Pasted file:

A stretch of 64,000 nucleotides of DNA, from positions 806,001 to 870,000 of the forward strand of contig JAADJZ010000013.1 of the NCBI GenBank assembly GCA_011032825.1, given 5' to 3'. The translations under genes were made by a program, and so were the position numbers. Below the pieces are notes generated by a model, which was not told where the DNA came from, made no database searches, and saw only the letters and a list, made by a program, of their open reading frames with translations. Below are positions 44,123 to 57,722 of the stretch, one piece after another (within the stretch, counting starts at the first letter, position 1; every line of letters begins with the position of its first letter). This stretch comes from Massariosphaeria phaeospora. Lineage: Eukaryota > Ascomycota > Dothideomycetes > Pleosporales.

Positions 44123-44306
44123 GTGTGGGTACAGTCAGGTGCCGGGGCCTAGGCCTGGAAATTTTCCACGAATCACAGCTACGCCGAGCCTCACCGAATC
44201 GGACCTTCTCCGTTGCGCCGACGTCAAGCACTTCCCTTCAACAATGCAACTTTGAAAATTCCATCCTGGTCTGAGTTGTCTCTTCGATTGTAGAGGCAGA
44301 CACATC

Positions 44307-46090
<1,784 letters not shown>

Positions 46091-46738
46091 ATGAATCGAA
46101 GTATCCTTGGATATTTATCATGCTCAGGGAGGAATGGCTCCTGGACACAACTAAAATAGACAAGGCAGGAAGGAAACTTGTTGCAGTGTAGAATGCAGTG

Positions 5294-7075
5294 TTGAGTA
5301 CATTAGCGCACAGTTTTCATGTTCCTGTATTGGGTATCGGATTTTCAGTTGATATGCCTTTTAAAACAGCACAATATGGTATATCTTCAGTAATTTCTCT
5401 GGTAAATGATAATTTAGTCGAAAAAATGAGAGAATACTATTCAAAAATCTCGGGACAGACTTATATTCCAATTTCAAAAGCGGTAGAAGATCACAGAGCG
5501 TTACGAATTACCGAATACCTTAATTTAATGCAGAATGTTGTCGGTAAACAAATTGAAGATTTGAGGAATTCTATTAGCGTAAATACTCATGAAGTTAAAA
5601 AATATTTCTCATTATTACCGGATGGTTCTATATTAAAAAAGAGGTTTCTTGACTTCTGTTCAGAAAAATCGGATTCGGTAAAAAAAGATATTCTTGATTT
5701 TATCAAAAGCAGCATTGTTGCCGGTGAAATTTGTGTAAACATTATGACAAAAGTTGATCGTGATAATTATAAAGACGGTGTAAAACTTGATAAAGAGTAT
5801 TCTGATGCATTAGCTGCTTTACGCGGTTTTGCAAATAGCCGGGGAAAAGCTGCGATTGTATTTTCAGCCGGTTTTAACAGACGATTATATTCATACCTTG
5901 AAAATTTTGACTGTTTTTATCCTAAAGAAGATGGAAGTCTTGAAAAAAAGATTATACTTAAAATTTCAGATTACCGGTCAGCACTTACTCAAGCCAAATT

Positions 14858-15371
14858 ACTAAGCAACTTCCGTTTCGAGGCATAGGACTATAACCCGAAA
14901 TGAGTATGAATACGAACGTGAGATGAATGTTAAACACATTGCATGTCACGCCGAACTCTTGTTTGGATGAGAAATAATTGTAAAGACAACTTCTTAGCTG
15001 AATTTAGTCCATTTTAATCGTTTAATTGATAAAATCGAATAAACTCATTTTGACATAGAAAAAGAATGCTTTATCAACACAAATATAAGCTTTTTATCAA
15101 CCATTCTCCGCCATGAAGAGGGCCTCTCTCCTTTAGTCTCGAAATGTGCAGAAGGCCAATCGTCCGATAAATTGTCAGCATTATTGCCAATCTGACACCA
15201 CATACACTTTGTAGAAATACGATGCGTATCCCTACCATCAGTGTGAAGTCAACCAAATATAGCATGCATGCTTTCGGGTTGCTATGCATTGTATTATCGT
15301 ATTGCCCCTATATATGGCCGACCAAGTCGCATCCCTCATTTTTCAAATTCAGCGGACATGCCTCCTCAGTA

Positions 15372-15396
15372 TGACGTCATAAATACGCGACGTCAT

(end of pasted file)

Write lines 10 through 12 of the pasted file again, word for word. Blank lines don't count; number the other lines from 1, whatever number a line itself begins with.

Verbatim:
46101 GTATCCTTGGATATTTATCATGCTCAGGGAGGAATGGCTCCTGGACACAACTAAAATAGACAAGGCAGGAAGGAAACTTGTTGCAGTGTAGAATGCAGTG

Positions 5294-7075
5294 TTGAGTA